The interviews revealed childhood trauma — such as sexual abuse, domestic violence and extreme poverty — was over-represented among addicts and alcoholics. But there were also significant gender differences: girls in the group were more likely to have been victims of childhood sexual abuse, which led them to an older boyfriend for security, and often an introduction to drugs as a means of dealing with their trauma. The boys, meanwhile, often came from violent or dysfunctional homes, or had cared for parents with addictions or mental illness, and almost one-third had lost someone close to them.
Daley says many of the boys she interviewed had become disconnected from their peers at school and, struggling to see a future for themselves, instead drifted into the “wrong crowd” where trauma and vulnerability was suppressed, ultimately by drugs and alcohol, until it exploded in violence or crime.
“Drug use seemed to serve the function of numbing all the things they didn’t want to deal with or didn’t know how to deal with,’’ Daley says, recalling that many of the boys broke down in tears as they recounted their experiences.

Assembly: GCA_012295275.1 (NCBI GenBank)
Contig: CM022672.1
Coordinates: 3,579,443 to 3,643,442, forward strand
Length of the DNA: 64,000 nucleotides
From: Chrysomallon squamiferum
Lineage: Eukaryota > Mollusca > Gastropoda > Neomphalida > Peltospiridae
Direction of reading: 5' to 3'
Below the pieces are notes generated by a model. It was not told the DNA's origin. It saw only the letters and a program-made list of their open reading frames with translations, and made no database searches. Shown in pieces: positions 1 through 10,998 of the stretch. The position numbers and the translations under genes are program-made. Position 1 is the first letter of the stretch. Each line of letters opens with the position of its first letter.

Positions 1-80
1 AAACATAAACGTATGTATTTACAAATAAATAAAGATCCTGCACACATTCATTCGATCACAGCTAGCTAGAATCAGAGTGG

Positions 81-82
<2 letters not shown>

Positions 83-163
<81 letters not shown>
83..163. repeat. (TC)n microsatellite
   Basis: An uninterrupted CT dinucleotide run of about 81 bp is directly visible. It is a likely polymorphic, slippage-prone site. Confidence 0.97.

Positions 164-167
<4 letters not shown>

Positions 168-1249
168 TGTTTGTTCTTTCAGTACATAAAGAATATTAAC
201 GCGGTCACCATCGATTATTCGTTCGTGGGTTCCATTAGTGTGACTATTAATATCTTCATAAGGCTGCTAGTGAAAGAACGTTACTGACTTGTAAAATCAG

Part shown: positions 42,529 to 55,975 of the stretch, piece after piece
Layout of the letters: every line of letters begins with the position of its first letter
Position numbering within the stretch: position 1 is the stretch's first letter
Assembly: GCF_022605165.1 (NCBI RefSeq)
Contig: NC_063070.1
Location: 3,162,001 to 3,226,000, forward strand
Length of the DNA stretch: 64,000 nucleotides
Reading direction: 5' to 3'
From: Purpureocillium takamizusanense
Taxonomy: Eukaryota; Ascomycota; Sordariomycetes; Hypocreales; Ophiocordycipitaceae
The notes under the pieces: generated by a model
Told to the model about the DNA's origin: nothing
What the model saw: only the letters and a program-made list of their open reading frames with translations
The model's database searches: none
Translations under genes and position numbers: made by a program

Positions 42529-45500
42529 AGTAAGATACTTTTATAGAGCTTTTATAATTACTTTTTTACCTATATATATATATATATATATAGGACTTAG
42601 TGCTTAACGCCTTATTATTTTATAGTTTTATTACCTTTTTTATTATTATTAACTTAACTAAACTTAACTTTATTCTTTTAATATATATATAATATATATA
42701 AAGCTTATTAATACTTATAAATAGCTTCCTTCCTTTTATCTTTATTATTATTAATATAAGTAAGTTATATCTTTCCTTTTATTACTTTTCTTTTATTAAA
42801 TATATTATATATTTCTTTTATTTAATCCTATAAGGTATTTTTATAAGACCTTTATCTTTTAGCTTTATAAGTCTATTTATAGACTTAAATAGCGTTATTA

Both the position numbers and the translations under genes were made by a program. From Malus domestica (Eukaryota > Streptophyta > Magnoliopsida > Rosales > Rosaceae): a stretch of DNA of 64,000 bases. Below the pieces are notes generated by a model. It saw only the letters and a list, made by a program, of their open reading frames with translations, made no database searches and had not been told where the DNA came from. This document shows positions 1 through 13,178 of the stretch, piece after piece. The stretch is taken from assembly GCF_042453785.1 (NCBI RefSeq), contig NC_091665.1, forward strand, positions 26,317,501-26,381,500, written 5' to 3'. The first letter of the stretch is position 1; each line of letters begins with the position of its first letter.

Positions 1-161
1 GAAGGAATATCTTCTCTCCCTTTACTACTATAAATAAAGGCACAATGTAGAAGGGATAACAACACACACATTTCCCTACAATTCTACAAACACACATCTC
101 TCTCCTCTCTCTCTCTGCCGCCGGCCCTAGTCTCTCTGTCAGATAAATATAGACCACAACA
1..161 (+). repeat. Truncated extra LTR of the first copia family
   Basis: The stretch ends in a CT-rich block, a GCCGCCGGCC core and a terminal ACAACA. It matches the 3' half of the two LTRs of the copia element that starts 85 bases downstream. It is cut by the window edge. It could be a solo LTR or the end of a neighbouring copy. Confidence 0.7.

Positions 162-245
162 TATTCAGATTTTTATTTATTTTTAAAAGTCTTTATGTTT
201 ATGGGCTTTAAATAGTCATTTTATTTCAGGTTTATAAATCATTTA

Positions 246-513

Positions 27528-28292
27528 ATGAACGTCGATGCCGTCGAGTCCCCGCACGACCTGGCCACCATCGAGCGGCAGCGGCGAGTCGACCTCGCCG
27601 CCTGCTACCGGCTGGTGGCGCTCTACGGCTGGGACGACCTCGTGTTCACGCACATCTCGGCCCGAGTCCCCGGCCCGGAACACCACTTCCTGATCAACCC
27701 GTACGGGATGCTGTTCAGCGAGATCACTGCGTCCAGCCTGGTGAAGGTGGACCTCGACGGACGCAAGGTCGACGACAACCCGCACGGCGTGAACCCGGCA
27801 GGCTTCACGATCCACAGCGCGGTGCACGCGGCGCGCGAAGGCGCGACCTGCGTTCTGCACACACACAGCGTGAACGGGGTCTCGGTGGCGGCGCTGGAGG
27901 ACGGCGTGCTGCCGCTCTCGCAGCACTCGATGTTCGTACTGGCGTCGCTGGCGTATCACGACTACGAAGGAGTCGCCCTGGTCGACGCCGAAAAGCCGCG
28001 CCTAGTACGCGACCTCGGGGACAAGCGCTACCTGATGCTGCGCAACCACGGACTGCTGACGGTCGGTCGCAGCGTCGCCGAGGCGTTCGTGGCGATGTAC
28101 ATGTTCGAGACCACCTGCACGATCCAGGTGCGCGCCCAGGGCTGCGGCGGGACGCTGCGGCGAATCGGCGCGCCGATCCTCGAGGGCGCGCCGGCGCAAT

An article published today in medical journal The Lancet promotes greater use of school-based interventions around the world, breaking down the walls between the health and education systems.
Kowalenko agrees, saying Australia still lags behind other countries, such as New Zealand, in providing conjoint drug and alcohol and mental health services for those aged less than 18.
The online environment presents greater risks for young people but it might also provide more opportunities for mental-health professionals to reach them, with a number of websites and smartphone apps already available and others on the way.